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Simone De Beauvoir Essays

Edited by Margaret A. Simons

Since her death in 1986 and the publication of her letters and diaries in 1990, interest in the philosophy of Simone de Beauvoir has never been greater. In this engaging and timely volume, Margaret A. Simons and an international group of philosophers present 16 essays that reveal Beauvoir as one of the century's most important and influential thinkers. As they set Beauvoir's work into dialogue with Husserl, Merleau-Ponty, Heidegger, Foucault, Levinas, and others, these essays consider questions such as Beauvoir's philosophical relationship with Sartre; her ethic of the erotic; her views on marriage, motherhood, and female friendship; and her interpretations of oppression and liberation. This book discusses the full range of Beauvoir's work, including The Second Sex, her unpublished diaries, autobiographical writings, novels, and philosophical essays, and broadens the scope and interpretive context of her unique philosophy.

Contributors are Nancy Bauer, Debra Bergoffen, Suzanne Laba Cataldi, Edward Fullbrook, Eva Gothlin, Sara Heinämaa, Laura Hengehold, Stacy Keltner, Michèle Le Doeuff, Ann Murphy, Shannon M. Mussett, Margaret A. Simons, Ursula Tidd, Andrea Veltman, Karen Vintges, Julie Ward, Gail Weiss.

In addition to misconstruing words and phrases, the American edition deleted nearly 15 percent of the original French text (about 145 pages), seriously weakening the sections dealing with women's literature and history -- Beauvoir being one of the first to declare these as legitimate subjects for study. Gone were numerous quotations from women's novels and diaries, including those of Virginia Woolf, Colette and Sophie Tolstoy, that she used to support her arguments. Little-known historical accounts of women who defied feminine stereotypes, like Renaissance noblewomen who led armies, also vanished from the English edition.

What went wrong with ''The Second Sex''? The answer may be as simple as the word ''sex.'' When Blanche Knopf, wife of the publisher Alfred A. Knopf and an editor in her own right, bought the book on a trip to France, she was under the impression that it was ''a modern-day sex manual'' akin to the Kinsey report, Deirdre Bair writes in her biography ''Simone de Beauvoir'' (1990). Alfred Knopf, who thought the book ''capable of making a very wide appeal indeed'' among ''young ladies in places like Smith,'' sought out Howard Madison Parshley, a retired professor of zoology who had written a book on human reproduction and regularly reviewed books on sex for The New York Herald Tribune, to translate Beauvoir's book. Parshley knew French only from his years as a student at Boston Latin School and Harvard, and had no training in philosophy -- certainly not in the new movement known as existentialism, of which Beauvoir was an adherent.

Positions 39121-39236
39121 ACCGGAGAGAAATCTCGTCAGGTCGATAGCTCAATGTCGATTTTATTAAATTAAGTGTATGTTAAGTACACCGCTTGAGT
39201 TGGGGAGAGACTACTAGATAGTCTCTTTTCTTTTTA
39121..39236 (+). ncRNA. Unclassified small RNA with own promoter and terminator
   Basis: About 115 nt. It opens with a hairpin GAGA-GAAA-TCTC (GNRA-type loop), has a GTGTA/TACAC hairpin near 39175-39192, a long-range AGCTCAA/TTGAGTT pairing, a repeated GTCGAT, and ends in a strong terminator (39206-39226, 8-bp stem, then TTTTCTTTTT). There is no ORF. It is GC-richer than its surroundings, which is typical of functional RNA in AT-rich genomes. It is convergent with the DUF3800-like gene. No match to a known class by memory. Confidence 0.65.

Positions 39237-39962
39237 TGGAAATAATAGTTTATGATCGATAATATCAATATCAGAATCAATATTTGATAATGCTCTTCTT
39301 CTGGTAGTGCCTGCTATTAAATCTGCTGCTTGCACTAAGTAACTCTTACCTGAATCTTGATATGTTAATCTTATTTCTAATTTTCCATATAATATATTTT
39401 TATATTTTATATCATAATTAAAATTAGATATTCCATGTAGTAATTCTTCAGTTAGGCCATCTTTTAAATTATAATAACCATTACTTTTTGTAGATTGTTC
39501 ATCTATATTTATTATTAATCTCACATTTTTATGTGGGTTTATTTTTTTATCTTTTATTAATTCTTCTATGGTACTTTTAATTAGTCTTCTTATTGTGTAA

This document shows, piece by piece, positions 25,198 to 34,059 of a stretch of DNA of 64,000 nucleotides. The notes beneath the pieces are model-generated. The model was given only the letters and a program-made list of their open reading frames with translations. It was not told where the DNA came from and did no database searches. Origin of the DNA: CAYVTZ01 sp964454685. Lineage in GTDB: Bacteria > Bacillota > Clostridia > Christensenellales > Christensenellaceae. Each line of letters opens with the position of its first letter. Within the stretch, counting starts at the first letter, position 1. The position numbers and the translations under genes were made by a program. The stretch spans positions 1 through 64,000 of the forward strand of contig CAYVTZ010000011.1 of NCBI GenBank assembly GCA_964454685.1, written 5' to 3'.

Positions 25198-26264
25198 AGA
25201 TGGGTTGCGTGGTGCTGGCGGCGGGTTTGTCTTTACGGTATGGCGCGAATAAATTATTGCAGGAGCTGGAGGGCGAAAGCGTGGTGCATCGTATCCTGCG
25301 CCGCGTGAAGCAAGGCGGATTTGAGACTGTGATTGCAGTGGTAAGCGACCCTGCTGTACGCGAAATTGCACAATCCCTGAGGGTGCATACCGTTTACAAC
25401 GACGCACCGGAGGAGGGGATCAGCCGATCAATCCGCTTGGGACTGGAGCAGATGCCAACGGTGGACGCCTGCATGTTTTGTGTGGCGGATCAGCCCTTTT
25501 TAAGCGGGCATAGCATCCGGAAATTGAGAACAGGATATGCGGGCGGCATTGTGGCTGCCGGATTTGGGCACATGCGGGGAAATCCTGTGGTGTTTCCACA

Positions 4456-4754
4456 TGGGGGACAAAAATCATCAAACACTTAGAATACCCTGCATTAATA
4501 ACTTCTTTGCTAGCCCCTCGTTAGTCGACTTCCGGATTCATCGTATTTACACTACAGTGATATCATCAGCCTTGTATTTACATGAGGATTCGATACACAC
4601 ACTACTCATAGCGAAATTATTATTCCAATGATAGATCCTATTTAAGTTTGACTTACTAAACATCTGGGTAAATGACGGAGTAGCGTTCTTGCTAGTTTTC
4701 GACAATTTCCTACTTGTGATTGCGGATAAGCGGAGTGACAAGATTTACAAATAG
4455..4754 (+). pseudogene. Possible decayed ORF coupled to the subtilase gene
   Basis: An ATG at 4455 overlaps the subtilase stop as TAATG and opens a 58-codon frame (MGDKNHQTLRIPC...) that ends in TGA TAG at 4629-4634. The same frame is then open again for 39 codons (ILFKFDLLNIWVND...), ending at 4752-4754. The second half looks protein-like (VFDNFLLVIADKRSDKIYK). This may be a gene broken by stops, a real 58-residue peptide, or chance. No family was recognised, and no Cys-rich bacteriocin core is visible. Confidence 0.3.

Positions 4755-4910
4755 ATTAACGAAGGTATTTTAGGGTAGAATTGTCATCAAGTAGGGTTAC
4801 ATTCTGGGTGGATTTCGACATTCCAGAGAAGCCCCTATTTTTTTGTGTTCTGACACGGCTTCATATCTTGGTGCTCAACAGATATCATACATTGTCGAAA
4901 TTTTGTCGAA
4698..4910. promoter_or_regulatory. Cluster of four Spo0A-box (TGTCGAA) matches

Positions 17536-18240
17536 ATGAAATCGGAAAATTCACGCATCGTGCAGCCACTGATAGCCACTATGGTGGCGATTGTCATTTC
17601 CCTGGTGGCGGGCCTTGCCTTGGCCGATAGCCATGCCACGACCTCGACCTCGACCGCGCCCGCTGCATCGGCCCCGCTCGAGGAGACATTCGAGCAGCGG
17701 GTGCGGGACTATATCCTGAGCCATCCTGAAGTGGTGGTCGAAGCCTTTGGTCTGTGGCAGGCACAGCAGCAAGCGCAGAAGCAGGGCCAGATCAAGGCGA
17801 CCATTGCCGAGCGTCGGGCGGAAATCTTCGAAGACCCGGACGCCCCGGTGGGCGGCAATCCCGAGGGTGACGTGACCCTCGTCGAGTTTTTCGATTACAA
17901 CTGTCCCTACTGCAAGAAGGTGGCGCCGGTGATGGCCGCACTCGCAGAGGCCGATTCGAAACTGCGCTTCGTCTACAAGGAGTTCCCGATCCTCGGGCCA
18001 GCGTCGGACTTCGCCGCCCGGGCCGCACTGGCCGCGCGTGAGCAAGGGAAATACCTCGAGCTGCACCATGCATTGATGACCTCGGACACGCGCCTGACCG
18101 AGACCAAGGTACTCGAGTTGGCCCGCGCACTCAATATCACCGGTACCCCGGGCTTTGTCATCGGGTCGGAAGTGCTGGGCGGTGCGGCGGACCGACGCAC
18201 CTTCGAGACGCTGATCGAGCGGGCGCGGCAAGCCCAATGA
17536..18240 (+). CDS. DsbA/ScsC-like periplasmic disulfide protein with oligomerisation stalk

''Parshley didn't read anything about existentialism until he'd finished translating the whole book and thought he should find out something about it to write his introduction,'' says Margaret A. Simons, professor of philosophy at Southern Illinois University at Edwardsville, and author of ''Beauvoir and 'The Second Sex' '' (1999).

A close student of Hegel and Heidegger, Beauvoir often referred to their work using specific terms French philosophers would have recognized, but that Parshley did not. Toril Moi, who has made a detailed analysis of the translation, noted for example that the word ''subject'' generally refers in existentialism to a person who exercises freedom of choice, whereas Parshley understood ''subjective'' in its everyday English sense to mean ''personal'' or ''not objective.'' In his hands, Beauvoir's discussions of woman's assertion of herself as a subject become platitudes implying women are incapable of being objective.

More damning, when Parshley encountered existentialist terms for existence -- such as pour-soi, or ''being-for-itself'' -- vis-à-vis women's lives, he often rendered them as woman's ''true nature'' or feminine ''essence,'' notions that would have been anathema to Beauvoir, according to Moi. ''The idea of existentialism is 'experience precedes essence.' Existentialism means 'You are what you do,' '' she says.

What did Beauvoir herself think of the translation? In his introduction, Parshley says nearly all his ''modifications'' (i.e., cuts) were made ''with the author's express permission, passage by passage.'' But according to Bair's biography, Beauvoir was so upset by the changes that she wanted the Knopf edition to carry a statement dissociating herself from them. The publisher ignored the request -- just as, to be fair to Knopf and to Parshley, Beauvoir had ignored their repeated requests for consultation on the text. As for the mistranslations, she became aware of them only in 1982, four years before her death, when Margaret Simons wrote an article about it and sent it to her. Beauvoir wrote to Simons: ''I was dismayed to learn the extent to which Mr. Parshley misrepresented me. I wish with all my heart that you will be able to publish a new translation.''